Hearts and minds: how the Lionesses won more than a tournament

Thursday, 4th August — By Catherine Etoe

England v Germany - UEFA Womens Euro 2022 Final - Wembley Stadium

The England players celebrate at Wembley after beating Germany 2-1 after extra-time in the Euros final. Photo: Daniela Porcelli/SPP

ALMOST four weeks had passed since England kicked off Euro 2022 with a 1-0 win over Austria at Old Trafford in front of a record-breaking 68,871 fans.

That was a raucous night of celebration for the women’s game, but it was nothing compared to the last day of the tournament and England’s history-making victory at Wembley.

It had taken extra-time, goals from young substitutes Ella Toone and Chloe Kelly and a physical battle to overcome feisty, eight-time European champions Germany.

But when the final whistle went, a new name was swiftly carved into the trophy and Kelly’s iconic shirt-twirling winning goal celebration was etched into the memory of every England fan.

“Everybody that was here today will remember that for the rest of their lives,” said Arsenal defender and England captain Leah Williamson after the 2-1 victory.

More than 17.4 million had tuned into the BBC, rapt from their sofas, making it the most-watched programme of the year so far, with 5.9 million viewing the tie online.

And on the day after the night before, England would take their bow, dancing and singing in front of thousands of fans in Trafalgar Square.

Yet a squad that had not seen their families for six weeks as they remained in a bubble to avoid Covid infections, had already won hearts and minds before Sunday’s final.

Record numbers of fans had watched as boss Sarina Wiegman made all the right calls on her way to becoming the first coach to win consecutive Euros with two different nations.

And supporters had loved the way her players sashayed to emphatic victories over Norway and Sweden.

Manchester United forward Alessia Russo’s neat back-heel goal thrilled, as did midfielder Georgia Stanway’s wonder strike in the extra-time win over Spain.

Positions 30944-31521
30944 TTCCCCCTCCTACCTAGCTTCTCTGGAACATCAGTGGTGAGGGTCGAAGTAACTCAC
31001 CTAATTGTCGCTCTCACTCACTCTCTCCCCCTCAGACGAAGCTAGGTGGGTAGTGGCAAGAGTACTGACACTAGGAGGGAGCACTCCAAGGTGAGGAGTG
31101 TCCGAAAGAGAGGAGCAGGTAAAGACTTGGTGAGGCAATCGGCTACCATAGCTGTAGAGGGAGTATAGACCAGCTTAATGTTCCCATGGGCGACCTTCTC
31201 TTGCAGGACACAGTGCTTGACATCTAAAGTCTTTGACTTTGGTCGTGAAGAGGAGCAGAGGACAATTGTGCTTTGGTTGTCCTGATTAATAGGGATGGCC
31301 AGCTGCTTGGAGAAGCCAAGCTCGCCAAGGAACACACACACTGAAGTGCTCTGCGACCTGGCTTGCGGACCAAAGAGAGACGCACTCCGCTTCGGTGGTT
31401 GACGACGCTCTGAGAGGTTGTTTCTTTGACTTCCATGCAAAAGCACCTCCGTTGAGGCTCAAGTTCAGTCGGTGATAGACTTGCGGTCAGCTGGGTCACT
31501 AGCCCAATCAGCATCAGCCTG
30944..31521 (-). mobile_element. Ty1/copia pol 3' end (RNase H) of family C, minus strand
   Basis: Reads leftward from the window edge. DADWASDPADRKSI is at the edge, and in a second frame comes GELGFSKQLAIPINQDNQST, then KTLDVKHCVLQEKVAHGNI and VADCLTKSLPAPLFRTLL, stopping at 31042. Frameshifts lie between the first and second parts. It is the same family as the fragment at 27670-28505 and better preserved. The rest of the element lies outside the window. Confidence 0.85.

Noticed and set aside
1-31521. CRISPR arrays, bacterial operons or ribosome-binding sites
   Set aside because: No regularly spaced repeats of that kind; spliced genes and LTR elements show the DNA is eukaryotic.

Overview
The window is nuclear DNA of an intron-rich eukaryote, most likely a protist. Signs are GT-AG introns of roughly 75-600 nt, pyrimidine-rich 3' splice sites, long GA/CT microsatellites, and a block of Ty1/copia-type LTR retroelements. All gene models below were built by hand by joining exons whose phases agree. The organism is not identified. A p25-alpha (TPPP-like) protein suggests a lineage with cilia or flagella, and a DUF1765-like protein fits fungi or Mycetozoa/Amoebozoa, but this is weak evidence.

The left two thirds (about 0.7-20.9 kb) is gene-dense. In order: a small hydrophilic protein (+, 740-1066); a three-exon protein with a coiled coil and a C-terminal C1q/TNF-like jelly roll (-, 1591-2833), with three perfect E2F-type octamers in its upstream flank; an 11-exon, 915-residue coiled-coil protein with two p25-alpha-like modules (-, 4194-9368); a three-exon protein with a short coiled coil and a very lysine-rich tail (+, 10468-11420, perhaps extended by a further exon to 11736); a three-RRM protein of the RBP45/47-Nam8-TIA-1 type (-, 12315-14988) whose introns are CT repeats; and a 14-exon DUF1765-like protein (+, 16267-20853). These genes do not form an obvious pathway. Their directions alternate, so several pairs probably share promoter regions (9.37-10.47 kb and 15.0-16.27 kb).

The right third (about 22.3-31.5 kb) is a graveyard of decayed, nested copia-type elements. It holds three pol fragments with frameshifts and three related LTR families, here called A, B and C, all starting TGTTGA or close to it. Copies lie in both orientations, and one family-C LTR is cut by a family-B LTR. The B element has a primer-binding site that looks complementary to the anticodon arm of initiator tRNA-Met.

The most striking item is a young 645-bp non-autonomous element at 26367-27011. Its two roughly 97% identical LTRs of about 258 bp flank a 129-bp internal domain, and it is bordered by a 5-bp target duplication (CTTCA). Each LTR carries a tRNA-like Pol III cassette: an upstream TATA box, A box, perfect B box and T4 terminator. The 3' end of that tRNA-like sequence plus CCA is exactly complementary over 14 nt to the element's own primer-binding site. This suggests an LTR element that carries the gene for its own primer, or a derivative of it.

Arsenal’s contingent shone, too – 25-year-old Williamson wearing the captain’s armband with the confidence of an old stager, while Nikita Parris and Lotte Wubben-Moy did their bit as vital squad members.

But it was Gunner Beth Mead’s sparkling form that turned most heads, the 27-year-old crowned player of the tournament and golden boot winner for her six goals and five assists.

Asked afterwards what she would do with her new-found fame, she said: “Do what I can to help the game. I’m here to play, I love doing what I’m doing and if I can help a per cent to get the women’s game out there and up there more, I’ll do that.”

The sport was certainly up there during this home tournament. New attendance records were achieved throughout, but the 87,192 at Wembley surpassed the record for a final set in 1964 when Spain’s men faced the Soviet Union in front of 79,115 fans in Madrid.

And skipper Williamson again reiterated her hope that the tournament and England’s success would have a knock-on for girls across the country in time.

“Think about the pool of players that’s going to widen,” she said. “The room for development is incredible; the room to diversify the women’s game.

“There’s no excuses for anybody. Everybody should be putting everything in place to make sure we get as many young kids that are talented into an England shirt as we can.”

Arsenal defender and lifelong Gooner Wubben-Moy, who overcame Covid during the Euros, was just as enthusiastic.

“We started this journey nine weeks ago, 10 years ago, some of us 30 years ago, and the culmination of all our hard work has resulted in something special,” she said.

“The women’s game is changing and I can’t wait to see what’s coming.”

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